You’ve heard it before. You’ve been driving somewhere in the wee hours of the morning, be it to catch an early flight or to work the early shift at your job, and started scanning the radio dial. You flipped past some music, but somehow that just didn’t seem appropriate. You wanted something more subdued, more relaxing, so you began to seek out the talk radio stations. And that’s when you found it – that program that discusses UFOs as if they are a totally real phenomenon.
For the record, I have a difficult time believing in life on other planets coming to visit ours. I just don’t think they could have done it without some type of definitive proof being captured by now. In this age of leaks and the internet and satellite technology and who knows what other means of making sure nothing ever stays a secret for very long, it’s impossible for me to believe not one concrete piece of evidence exists to prove the existence of UFOs. True believers, you may begin spamming me now at your leisure.
At any rate, I came across one of these programs on my way in to work this week, and perhaps out of a desire to be entertained or a need to shake my head in disbelief at something to stir myself awake, I began to listen to it. The program I’m referring to is Coast To Coast AM with George Noory. Noory’s guest that morning was Dr. Peter Breggin, who, according to the Coast To Coast website, is “a Harvard-trained psychiatrist and former full-time consultant with NIMH who is in private practice in Ithaca, New York.” What held my attention on this particular morning was the topic of discussion – the suicide of actor/comedian Robin Williams.
Now, I know nothing about the validity of Dr. Breggin’s credentials as they are spelled out on the website. He may as well be Dr. Marvin Monroe from The Simpsons for all I know. Regardless, he was bringing up some very significant points on this particular morning concerning Williams’ death. For one, he pointed out how cruel and difficult the manner of death seemed to be. The method Williams chose to end his own life was not an easy one. He also mentioned how Williams’ years of drug and alcohol use could not have been beneficial to the activity in his brain.
And it was then, in the middle of this unusual forum at an ungodly hour of the day, Dr. Breggin said posed a question that made as much sense as anything I’ve heard in a long, long time: “Why do we always crave the drugs that are going to lead us deeper into depression?”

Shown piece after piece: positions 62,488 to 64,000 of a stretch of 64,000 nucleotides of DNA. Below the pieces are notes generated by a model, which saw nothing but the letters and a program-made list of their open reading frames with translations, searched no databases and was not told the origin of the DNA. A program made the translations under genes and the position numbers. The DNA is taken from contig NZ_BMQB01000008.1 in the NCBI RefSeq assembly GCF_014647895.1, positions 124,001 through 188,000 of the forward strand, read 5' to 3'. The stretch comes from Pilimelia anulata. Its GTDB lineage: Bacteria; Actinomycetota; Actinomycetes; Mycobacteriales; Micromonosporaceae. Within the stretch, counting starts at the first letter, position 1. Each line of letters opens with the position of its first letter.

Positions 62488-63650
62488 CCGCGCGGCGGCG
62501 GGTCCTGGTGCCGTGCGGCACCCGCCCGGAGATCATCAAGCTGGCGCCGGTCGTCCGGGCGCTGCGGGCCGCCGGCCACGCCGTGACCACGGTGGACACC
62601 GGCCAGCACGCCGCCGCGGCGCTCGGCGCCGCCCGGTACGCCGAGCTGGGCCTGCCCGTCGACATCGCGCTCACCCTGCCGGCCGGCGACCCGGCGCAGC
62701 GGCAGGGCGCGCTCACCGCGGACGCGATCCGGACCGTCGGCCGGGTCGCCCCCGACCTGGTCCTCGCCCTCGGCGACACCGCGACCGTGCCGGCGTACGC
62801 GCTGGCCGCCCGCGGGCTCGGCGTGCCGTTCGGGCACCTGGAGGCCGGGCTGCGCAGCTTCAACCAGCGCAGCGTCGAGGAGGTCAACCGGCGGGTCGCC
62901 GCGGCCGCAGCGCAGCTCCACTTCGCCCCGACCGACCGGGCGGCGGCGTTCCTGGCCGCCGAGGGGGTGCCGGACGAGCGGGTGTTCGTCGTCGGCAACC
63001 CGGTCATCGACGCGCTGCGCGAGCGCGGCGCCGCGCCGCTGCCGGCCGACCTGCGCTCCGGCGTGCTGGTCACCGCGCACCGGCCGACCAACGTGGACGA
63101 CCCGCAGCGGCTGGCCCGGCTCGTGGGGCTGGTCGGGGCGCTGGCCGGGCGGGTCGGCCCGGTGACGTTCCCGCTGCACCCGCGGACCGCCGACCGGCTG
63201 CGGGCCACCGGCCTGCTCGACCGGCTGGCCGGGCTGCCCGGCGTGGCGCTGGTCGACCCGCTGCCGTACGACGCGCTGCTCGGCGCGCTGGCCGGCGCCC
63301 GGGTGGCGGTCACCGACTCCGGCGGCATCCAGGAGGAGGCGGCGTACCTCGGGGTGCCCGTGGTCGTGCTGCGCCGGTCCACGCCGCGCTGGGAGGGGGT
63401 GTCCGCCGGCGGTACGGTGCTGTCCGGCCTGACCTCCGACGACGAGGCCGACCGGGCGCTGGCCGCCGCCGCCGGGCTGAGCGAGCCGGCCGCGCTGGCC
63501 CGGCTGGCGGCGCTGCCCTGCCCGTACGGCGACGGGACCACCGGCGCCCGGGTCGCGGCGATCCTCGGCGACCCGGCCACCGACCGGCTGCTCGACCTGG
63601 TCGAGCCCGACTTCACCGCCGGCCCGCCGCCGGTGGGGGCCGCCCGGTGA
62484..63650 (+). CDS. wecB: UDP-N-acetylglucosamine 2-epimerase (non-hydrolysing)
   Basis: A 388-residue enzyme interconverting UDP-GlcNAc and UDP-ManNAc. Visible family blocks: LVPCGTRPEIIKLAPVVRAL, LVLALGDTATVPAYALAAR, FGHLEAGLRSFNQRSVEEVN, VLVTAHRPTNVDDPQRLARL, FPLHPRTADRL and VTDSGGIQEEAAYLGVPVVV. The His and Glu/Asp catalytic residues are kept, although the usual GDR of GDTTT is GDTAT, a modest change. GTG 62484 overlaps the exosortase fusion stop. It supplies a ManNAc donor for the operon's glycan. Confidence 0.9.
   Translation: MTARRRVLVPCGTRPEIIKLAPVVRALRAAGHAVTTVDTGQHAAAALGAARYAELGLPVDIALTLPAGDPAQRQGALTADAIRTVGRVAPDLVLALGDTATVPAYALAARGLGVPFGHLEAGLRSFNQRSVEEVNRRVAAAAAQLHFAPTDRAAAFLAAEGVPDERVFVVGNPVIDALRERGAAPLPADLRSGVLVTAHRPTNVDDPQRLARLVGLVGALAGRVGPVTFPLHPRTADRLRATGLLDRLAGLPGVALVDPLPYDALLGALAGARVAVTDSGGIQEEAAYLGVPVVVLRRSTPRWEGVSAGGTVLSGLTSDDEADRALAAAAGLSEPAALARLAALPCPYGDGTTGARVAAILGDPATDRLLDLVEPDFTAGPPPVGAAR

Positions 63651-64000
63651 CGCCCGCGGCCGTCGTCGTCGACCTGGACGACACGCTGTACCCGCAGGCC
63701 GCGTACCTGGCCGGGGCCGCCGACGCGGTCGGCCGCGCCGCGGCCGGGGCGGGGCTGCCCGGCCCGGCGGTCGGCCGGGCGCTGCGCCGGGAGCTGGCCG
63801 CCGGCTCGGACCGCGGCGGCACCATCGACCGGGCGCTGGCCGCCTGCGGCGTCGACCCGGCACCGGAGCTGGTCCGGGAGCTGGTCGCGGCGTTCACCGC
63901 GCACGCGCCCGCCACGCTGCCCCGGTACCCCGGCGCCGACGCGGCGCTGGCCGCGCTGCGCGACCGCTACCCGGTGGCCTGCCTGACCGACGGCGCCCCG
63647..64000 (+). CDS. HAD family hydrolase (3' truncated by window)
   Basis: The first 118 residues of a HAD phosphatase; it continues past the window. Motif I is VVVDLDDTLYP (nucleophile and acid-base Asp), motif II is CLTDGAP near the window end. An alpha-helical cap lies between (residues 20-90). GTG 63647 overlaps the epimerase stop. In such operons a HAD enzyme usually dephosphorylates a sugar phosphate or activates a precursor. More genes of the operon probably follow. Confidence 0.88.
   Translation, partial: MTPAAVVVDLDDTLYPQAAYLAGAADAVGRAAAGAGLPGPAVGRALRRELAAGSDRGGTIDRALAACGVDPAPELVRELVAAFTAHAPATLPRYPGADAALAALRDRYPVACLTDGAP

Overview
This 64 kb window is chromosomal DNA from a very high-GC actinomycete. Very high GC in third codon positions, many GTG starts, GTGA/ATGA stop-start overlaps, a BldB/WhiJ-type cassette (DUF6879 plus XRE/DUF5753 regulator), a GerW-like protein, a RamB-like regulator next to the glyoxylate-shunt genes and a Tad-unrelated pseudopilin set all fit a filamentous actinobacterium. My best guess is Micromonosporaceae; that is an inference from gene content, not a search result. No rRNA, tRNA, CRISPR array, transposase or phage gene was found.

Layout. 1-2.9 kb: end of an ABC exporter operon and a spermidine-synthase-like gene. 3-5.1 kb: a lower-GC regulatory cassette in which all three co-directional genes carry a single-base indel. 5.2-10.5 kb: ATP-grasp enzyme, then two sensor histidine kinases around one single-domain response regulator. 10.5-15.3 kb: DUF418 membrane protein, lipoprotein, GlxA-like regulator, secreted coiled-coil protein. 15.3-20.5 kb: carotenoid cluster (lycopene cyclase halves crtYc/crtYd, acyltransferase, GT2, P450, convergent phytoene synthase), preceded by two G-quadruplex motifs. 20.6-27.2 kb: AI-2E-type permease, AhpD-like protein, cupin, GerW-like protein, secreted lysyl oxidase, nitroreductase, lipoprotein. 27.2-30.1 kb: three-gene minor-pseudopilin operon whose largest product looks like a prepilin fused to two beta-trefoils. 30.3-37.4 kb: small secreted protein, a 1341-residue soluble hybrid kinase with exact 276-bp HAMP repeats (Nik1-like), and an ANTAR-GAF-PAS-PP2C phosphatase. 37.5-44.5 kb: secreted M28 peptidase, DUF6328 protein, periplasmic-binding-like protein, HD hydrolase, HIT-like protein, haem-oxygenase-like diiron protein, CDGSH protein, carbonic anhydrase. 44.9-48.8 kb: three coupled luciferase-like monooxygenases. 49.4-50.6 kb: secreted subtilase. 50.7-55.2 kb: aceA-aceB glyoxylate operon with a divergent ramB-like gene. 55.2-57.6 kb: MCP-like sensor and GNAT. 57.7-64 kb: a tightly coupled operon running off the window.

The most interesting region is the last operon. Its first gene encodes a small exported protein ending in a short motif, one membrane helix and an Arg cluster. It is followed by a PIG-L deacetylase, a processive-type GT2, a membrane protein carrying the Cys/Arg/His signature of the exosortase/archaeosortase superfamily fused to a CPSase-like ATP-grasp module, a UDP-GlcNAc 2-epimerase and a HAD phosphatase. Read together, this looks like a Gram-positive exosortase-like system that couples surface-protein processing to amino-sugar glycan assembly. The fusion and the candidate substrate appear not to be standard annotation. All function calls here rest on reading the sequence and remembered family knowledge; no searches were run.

Dr. Breggin was referring to drugs such as alcohol, marijuana, cocaine, and methamphetamines, to name a few, but he could have been talking about a great many things we wouldn’t consider to be “drugs.” Pornography. Affairs. Excessive use of the internet. Self-pity. Hours upon hours of playing video games in darkened rooms. Promiscuous sex. Many people might look at this list and say, “Look, I don’t see anything wrong with any of that. Those things are part of my life, and I feel perfectly fine.” Maybe so. To many, though, any one of these items could have opened a portal to the dark world of depression.
The fallen part of us chases these things, though. We see sin, and we know its consequences, but so many times we charge after it anyway. Then the guilt comes pouring in, and it can only take us down, down, down. “For I do not understand my own actions. For I do not do what I want, but I do the very thing I hate.” Dr. Breggin didn’t know it, but he was describing the sin nature in all of us, the desire to do the very things we know will destroy us.
For the apostle Paul, the only deliverance from this kind of behavior was faith in the Lord Jesus Christ. It’s the only deliverance for me. It’s the only deliverance for you. Cognitive therapy, counseling, psychology… These all have their place, but they cannot deal with the issue of sin. Only the grace of God can do that. I may doubt the existence of flying saucers and strange visitors from other planets, but I do not doubt that.